Jon and I (Steven) were lucky enough to play 2 back to back games of All Quiet on the Martian Front last week, taking the opportunity to both try each side. We decided we'd do a simple scenario: three tripods are attacking length-wise down a board edge, and win if any tripod walks off the edge. They have 6(ish) turns to do so. We approached it loosely as we were more concerned with getting the mechanics down and seeing how everything worked on the table.
The Martian force consisted solely of three Assault Tripods armed only with Heavy Heat Rays. The human force consisted of 2 units of MkII Steam tanks, 1 unit of MkIIb Steam tanks, and 1 command MkIII Steam tank. 2 infantry units and an HMG unit provided squishy support for the steamers.
Finally, because we weren't ready to tackle hidden movement (which we think is essential to human survival!), we took away "orders" from the Martians, but gave the humans 3, which they could use even if the command tank was killed. Essentially, these men had all been informed of the mission, and were ready to execute it! We think this did an okay job of balancing it up, considering we were ignoring one of the humans' biggest strengths.
GAME ONE: Steven plays humans, Jon plays Martians.
D'oh! This isn't Flames Of War where your commander can jump. Remember you have 2 movements- no reason to leave your commander so exposed! A lesson I will not forget. -S
Wow, those things are resilient! The tank guns need a 6 to hit, followed by a 9 or 10 to initially "crack" the tripod's armor. But once they start going down, the rate with which they fall is delightful.
We've been using the term "cracked" to mean lost their first point of armor- making them vulnerable even to small arms.
In the end, 2 tripods are claimed with the third handily escaping.
Honestly, I forgot how mobile this game is. There is NO reason to give away free shots on my tanks like that, and especially not on my command tank! 3 extra shots from the command tank could've been the difference between victory and defeat!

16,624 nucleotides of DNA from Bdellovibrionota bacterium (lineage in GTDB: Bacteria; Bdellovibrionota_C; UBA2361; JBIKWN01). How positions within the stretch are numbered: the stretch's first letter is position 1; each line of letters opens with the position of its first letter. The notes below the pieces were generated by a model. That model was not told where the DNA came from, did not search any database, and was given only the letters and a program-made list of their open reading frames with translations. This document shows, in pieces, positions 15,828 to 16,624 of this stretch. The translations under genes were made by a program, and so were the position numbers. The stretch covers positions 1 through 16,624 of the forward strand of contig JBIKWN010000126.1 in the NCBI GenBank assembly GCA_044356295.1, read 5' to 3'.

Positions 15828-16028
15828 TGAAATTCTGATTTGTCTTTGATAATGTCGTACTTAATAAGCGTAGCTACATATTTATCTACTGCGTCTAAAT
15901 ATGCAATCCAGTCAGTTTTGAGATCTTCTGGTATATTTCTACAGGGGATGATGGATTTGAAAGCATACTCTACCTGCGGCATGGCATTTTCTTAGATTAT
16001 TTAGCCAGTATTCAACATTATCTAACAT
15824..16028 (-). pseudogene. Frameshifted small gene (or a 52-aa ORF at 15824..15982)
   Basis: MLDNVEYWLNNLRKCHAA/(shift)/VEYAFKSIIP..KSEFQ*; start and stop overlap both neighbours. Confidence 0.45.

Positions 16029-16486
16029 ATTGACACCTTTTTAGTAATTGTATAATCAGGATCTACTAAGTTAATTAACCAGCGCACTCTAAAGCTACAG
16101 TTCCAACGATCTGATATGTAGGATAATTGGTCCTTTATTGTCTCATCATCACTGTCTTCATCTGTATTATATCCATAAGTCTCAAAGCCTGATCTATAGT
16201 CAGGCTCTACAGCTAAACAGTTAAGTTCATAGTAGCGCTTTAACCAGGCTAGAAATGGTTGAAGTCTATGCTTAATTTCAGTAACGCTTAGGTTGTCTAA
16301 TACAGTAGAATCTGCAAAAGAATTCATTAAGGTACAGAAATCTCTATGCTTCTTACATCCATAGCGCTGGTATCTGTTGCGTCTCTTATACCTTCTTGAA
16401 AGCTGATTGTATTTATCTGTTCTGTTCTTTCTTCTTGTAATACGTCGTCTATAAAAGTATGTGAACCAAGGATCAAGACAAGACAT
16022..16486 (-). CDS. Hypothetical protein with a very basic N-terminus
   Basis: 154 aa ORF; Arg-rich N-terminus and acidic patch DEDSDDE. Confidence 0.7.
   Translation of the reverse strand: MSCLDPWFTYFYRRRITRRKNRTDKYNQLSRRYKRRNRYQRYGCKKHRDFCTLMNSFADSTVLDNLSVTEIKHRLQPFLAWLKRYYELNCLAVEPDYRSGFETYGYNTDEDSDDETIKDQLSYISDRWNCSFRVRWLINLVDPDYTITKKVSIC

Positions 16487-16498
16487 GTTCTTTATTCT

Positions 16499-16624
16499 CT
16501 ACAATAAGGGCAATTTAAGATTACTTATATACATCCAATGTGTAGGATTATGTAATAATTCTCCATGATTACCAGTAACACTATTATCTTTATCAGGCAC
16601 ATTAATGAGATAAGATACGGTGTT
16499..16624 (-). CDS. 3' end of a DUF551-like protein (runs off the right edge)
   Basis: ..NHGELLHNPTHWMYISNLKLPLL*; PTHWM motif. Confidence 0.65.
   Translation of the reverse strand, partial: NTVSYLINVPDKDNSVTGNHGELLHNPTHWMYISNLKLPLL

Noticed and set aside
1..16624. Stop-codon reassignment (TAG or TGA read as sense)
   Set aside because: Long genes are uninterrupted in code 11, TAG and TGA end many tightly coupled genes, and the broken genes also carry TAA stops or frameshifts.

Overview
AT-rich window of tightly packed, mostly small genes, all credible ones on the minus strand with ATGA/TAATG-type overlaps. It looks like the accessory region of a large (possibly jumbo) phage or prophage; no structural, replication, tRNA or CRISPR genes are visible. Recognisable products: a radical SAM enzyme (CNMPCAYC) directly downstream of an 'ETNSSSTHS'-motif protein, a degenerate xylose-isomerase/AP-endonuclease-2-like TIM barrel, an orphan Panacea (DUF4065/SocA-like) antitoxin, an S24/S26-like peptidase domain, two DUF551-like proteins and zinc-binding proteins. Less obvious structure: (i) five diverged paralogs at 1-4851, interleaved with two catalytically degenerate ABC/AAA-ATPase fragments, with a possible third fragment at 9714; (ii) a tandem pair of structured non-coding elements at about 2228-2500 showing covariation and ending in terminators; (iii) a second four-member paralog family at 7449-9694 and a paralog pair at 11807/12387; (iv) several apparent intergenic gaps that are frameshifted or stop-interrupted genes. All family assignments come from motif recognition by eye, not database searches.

Will save full thoughts for the end. -Steven
GAME TWO: Steven plays Martians, Jon plays Humans.
In this games, the Martians fared a bit better despite Jon getting tons of armor penetrations. If you roll poorly on the Tripod damage chart, they just keep on fighting!
Steven: We keep using the term "simple", and we mean it as a compliment! The game does exactly what it says on the tin, and plays quickly to boot. We got these two games in in under 2 hours. It's very fluid, quick playing, and exciting. Rolling on the Tripod damage chart is so tense and exciting- lookin' for that lucky 10! We messed a few rules up, as we are prone to do in our first outing. Namely, we totally forgot about initiative. Secondly, we allowed routed US units to rally at the board edge if successful- in fact they leave the board and enter reinforcements. Next game we need to try the hidden units rules, which really seem to help the humans. For our first outing, I had a great time and absolutely look forward to playing many more games! Back to the painting desk!
Jon: I really like the Move-Shoot-Move game mechanic! It makes for quite a fluid and fast-moving game of maneuver. On the US side, I think that having a more mixed force would be an advantage, with the tanks getting the initial hits on the Martians and the MGs taking them down. Using the infantry to contain seemed to be a nice tactic, especially with the ability to shoot over them at the Martians. Overall, a neat game and I look forward to playing again.